My university is in Oklahoma and most companies are in east coast and west coast in the US. I am a bit worried if a PhD will be worthy from an average university with poor location. Should I apply to a college where there is a bunch of industries around?


Far more important than location is the quality of the program. You can get some measure of the program's quality by looking at the job placement of recent graduates. If they are making it out to the companies you are interested in, then you should be fine. If all the graduates are staying in-state, you will probably want to look to a different program.


The location of a school is far less important than its reputation in the field. In particular, a school may have a top-10 department in some fields, but have only an average reputation in general.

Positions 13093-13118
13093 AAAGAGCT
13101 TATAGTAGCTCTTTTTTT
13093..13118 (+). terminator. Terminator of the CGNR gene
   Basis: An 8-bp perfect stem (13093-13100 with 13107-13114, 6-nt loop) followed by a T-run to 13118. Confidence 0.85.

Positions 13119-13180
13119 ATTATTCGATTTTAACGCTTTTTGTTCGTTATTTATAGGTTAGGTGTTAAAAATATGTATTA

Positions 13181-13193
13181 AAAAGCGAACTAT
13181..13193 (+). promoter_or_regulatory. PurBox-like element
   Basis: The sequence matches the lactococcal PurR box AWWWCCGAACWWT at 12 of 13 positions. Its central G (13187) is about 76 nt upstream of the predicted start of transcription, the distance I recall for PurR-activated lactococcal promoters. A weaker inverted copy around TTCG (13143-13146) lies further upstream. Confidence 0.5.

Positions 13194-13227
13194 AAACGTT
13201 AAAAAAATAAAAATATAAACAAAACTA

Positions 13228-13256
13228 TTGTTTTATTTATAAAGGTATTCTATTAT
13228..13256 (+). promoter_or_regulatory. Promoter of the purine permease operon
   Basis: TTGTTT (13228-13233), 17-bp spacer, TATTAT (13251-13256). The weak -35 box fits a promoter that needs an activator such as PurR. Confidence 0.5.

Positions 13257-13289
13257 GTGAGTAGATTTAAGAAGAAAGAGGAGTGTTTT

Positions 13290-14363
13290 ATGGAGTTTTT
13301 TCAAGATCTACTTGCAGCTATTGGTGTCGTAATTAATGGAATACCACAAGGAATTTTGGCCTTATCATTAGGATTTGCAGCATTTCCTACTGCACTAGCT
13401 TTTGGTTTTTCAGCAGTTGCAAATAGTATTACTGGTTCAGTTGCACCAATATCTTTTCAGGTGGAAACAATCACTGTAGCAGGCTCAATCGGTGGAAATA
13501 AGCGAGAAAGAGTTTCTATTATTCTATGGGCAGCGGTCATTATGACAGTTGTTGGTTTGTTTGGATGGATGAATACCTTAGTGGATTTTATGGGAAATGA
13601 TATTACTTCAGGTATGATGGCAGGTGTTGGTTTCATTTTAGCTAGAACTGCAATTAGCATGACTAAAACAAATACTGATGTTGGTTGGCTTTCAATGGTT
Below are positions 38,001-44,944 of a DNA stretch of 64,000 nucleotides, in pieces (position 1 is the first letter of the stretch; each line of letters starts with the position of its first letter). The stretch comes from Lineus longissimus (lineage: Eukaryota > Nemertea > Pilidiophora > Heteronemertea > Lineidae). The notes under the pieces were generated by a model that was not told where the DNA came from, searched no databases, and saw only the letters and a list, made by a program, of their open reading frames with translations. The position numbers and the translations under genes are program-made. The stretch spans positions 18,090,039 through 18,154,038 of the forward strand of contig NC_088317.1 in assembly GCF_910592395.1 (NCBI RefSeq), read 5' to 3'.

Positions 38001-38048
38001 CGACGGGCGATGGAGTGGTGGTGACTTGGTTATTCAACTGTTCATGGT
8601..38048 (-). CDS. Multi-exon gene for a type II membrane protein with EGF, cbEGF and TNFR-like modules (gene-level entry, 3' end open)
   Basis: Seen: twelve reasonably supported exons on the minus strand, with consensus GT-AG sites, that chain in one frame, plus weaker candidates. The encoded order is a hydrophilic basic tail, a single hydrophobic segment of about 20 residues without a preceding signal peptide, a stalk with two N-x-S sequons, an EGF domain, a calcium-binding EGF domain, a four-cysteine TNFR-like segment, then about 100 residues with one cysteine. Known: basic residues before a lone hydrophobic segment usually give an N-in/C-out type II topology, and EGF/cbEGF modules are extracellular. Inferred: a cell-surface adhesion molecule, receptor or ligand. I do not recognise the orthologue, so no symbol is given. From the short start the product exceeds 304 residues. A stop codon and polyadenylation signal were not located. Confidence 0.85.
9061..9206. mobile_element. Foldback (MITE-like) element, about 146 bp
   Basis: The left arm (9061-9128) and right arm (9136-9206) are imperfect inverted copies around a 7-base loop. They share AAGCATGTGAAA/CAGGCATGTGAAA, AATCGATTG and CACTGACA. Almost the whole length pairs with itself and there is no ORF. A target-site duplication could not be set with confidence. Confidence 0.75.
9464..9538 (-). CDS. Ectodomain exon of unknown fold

A good employer who knows his field will know which schools are good and which are not. Location close to industry will not matter as much, so long as you can get on the radar screen of potential employers. This is where your contact network and mentors will be able to help you negate any potential disadvantage of being far away from the traditional job centers in your field.

  • Funny how similar our answers are. Must have been writing at the same time. – IS Prof Jun 3 '12 at 3:16

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